While we wait for all these issues to be sorted out, there are many entrepreneurs in India who remain optimistic; investors are buying Bitcoin, perhaps like a hedge, hoping to cash in when the value soars further.
Bitcoins Alliance of India
Meanwhile, a community of entrepreneurs in Bengaluru that call themselves the Bitcoins Alliance of India (BAI), had meet-ups to organise themselves, and to decide how they want to lobby for the acceptance and use of Bitcoin in the country. They want the government to recognize and legalize trading in Bitcoin. BAI appointed the services of Nishith Desai Associates, a team of international Legal and Tax Counsellors, to look into the legality of Bitcoins in India.
In a note on the BAI website, this firm says: “Our Bitcoins Practice Group examined the issue from techno-legal perspective and have found that Bitcoins per se are not illegal in India. This is in consonance with international approach. US considers Bitcoins as a legitimate payment alternative. US Senate Home Land Security and Government Affairs Committee and the Senate Banking Committee consider that virtual currency has legitimate uses.”
I spoke to some Bitcoin enthusiasts for this story.
“There are about 50 establishments that are accepting Bitcoins in India. But Bitcoins should be seen as a long-term investment as they have high volatility,” said Sathvik Vishwanath, founder of CoinMonk, and a founding member of Bitcoins Alliance of India.
Advocate Nishith Desai recently told a group at a BAI meeting that “ordinary people” should not be trading in Bitcoin because of its high volatility and risky nature.
Vishwanath and a group of like-minded entrepreneurs want to be recognized, and to make it easier for people or establishments to accept Bitcoins in India.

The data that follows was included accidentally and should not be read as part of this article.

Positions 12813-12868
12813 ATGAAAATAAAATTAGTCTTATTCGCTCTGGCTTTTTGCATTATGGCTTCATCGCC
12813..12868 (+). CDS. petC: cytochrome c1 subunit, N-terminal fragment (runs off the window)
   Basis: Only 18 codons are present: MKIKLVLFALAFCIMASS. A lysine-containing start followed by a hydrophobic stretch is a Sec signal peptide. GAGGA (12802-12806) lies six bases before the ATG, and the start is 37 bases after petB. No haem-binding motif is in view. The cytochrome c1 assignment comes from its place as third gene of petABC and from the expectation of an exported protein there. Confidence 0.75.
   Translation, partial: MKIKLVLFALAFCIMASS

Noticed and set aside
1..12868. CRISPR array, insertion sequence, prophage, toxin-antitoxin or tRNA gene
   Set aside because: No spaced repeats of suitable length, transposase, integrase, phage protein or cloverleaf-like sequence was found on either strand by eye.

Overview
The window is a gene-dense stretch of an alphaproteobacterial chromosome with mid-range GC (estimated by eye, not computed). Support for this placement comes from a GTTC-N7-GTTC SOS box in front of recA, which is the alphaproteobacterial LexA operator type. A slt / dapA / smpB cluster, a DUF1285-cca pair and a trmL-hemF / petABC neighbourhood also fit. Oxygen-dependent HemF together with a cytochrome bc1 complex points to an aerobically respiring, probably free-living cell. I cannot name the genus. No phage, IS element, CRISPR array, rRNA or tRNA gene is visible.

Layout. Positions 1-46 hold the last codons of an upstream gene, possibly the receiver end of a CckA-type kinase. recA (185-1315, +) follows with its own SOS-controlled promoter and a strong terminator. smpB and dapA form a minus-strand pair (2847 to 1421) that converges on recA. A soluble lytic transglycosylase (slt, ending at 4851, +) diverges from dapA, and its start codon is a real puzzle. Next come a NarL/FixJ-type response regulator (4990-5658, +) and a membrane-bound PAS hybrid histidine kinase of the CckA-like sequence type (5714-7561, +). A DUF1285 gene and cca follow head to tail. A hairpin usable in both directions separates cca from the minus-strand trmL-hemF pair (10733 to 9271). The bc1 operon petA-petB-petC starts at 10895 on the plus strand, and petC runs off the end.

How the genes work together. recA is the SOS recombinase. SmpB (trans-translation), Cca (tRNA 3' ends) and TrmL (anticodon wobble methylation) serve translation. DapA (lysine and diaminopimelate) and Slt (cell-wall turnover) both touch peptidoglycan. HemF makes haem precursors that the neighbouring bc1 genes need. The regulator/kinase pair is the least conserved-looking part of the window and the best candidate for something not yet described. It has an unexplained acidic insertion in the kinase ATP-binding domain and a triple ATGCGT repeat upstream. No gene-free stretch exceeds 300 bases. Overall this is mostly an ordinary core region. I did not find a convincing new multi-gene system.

Amit Nirgunarthy, an entrepreneur and Bitcoin enthusiast who is also one of the founding members of BAI said, “Indian entrepreneurs are more cautious about investing in Bitcoins, fearing that the RBI may suddenly declare them illegal.”
However, he was all praises for the technology behind Bitcoin saying it could potentially be used for trading stocks across borders. And because it has digital signatures, it can also be used for filing documents in courts. Nirgunarthy feels it is much easier to do transactions with Bitcoins than using Paypal.
A note on the BAI website highlights the advantages of Bitcoin as:
1. It facilitates “financial inclusion” to the poor and unbanked population
2. Significantly reduces transaction costs
3. Enables the growth, ease and security of both ecommerce and physical transactions
“India should encourage the mining industry [trade in digital currencies] because that will lead to the widespread trading in Bitcoins. Indian entrepreneurs will be able to export their goods in exchange for Bitcoins, that could later be exchanged for dollars. But we will need a legal framework in place for this,” said Nirgunarthy. – Gadget.co.za
Brian Pereira is Editor-in-chief of InformationWeek in India. Visit his blog or follow him on Twitter.